Arguments on turban facile, but fallacious
By Dr I.J. SINGH, Professor of Anatomy, New York University, New York (USA)
4 Feb 2008

JAIDEV SINGH RAI’s arguments in his article, “Getting it wrong on the French turban: Defend it as the right of an ethnic community, not as a religious right” (Oped Page, Jan 25) are facile, but fallacious. The facts cited by him are not wrong; their application to this case is, at best, sophistry.

Rai states that Jews, Christians or Muslims wearing their religious symbols are totally committed followers, while turban wearing Sikhs are not always good Sikhs, as seen by the many who indulge in unSikh activities.

This is abysmal reasoning. Is everyone who wears a hijab, yarmulke or cross a perfect Muslim, Jew or Christian? Certainly not! Many Sikhs, too, do not follow their religion very well; in that they are not qualitatively different from people of other faiths. He points to the many Sikhs with turbans that are seen in bars or dance halls etc. But just as many Muslims or Jews are seen there as well. Human failing is no argument for or against any markers of any religion.

Waiting for every Sikh to become a perfect Sikh before we push the argument for public recognition of the turban in French society is suicidal. Most people follow their religions somewhat fitfully; individual failing is not an indictment of a system or a faith. And that is the logical pitfall that has seduced Jaidev Singh Rai.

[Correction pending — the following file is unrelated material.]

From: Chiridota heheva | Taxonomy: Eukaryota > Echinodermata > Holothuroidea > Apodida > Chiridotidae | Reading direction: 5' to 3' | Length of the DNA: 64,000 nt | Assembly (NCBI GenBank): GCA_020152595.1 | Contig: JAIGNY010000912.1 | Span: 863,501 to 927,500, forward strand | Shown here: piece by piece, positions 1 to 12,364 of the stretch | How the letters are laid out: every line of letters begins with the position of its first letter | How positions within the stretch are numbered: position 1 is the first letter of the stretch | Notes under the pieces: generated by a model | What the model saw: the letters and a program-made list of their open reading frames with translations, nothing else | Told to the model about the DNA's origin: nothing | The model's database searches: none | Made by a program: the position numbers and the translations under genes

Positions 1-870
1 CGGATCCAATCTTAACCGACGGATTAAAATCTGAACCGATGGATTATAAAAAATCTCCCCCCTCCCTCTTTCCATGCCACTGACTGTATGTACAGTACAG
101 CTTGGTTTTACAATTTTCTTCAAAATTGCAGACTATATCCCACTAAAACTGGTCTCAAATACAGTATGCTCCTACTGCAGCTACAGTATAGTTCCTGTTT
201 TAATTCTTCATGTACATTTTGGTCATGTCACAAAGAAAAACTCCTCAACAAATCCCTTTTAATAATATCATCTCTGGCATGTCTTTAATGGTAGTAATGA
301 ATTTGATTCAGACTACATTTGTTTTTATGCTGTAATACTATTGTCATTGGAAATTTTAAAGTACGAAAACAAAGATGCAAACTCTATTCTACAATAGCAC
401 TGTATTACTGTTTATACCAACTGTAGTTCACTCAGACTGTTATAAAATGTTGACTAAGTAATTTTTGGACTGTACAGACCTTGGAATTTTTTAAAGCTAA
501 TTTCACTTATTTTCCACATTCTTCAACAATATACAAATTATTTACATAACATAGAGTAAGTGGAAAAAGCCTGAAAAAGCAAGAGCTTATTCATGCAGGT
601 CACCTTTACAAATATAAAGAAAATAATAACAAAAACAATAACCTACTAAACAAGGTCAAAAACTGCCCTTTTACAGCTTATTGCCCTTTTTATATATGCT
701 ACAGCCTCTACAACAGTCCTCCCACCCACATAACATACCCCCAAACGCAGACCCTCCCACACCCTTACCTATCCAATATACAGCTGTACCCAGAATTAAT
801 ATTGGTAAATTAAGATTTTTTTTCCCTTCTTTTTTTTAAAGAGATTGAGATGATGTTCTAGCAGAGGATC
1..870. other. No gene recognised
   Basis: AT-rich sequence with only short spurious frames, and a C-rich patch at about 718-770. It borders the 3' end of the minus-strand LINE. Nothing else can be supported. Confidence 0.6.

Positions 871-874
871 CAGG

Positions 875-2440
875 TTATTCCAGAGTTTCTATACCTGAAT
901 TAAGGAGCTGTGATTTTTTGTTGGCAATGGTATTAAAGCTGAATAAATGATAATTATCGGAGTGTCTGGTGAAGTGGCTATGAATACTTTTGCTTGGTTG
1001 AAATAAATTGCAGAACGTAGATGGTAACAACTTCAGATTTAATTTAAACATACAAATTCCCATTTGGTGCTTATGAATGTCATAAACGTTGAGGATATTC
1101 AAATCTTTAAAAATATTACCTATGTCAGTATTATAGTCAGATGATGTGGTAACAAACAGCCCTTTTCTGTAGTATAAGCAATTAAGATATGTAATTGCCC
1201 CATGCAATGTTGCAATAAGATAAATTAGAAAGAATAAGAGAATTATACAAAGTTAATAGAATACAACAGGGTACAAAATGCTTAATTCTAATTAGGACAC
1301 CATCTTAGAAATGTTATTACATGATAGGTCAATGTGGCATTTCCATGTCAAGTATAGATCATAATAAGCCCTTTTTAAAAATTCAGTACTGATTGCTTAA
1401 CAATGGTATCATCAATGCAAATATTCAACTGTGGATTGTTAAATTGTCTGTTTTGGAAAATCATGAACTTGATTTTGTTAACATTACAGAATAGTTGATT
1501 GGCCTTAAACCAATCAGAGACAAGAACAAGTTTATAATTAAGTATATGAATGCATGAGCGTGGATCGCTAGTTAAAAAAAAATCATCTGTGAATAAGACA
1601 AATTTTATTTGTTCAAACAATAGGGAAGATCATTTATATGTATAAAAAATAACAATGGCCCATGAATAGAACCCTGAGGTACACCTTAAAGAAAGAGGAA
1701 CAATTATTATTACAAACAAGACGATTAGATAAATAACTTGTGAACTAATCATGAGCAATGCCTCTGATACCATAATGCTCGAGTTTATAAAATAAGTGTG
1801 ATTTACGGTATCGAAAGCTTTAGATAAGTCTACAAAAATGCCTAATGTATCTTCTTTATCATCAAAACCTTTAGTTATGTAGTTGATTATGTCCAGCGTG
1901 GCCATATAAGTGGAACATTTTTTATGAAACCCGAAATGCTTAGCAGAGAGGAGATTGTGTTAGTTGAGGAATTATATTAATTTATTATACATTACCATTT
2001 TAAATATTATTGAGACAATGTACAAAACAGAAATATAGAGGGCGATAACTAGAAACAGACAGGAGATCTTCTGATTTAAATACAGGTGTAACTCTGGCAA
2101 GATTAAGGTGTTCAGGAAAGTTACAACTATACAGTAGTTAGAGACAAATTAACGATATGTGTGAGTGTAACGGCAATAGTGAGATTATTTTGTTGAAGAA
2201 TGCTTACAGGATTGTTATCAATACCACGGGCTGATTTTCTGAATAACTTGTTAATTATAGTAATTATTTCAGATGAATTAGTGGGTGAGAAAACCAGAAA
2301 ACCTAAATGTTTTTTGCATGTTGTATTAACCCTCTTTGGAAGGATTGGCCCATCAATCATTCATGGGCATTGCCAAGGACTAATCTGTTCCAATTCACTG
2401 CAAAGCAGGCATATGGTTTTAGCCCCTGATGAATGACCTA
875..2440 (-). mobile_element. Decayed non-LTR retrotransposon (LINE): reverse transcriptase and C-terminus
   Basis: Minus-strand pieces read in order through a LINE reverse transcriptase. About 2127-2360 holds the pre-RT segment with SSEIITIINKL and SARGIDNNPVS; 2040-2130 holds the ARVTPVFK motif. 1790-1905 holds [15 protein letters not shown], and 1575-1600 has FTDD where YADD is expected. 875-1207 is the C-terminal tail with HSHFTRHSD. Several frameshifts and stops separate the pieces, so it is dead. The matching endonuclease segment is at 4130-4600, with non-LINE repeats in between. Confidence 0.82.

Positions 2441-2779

He points to Harkishen Singh Surjeet or Khushwant Singh, whose commitment to Sikhi is often questioned, and reminds us of the many who have abandoned all markers of their faith. But this is seen in all religions. How does it reduce the import of these symbols for those who choose to value them? We only need to look within the self to see that we have all strayed and fallen sometimes in our lives.

If Sikhism is based on ethnicity, as the writer argues, it, then, cannot be universal, and must remain limited to an ethnocentric existence in Punjab. This means that no non-Punjabi may ever walk its path. (Sikh history tells us how untrue this is.) I know that most religions show some degree of ethnic exclusivity. But those matters are far more complex. Sikhism has never ever argued for ethnic exclusivity, although it is deeply attached to Punjabi culture.

In the new generation of young Sikhs growing up outside Punjab and India, these ties to Punjabi and Indian culture are surely being tested. I am afraid, the writer’s case rests on thin and slippery ice.

Dr I.J. SINGH, Professor of Anatomy, New York University, New York (USA)

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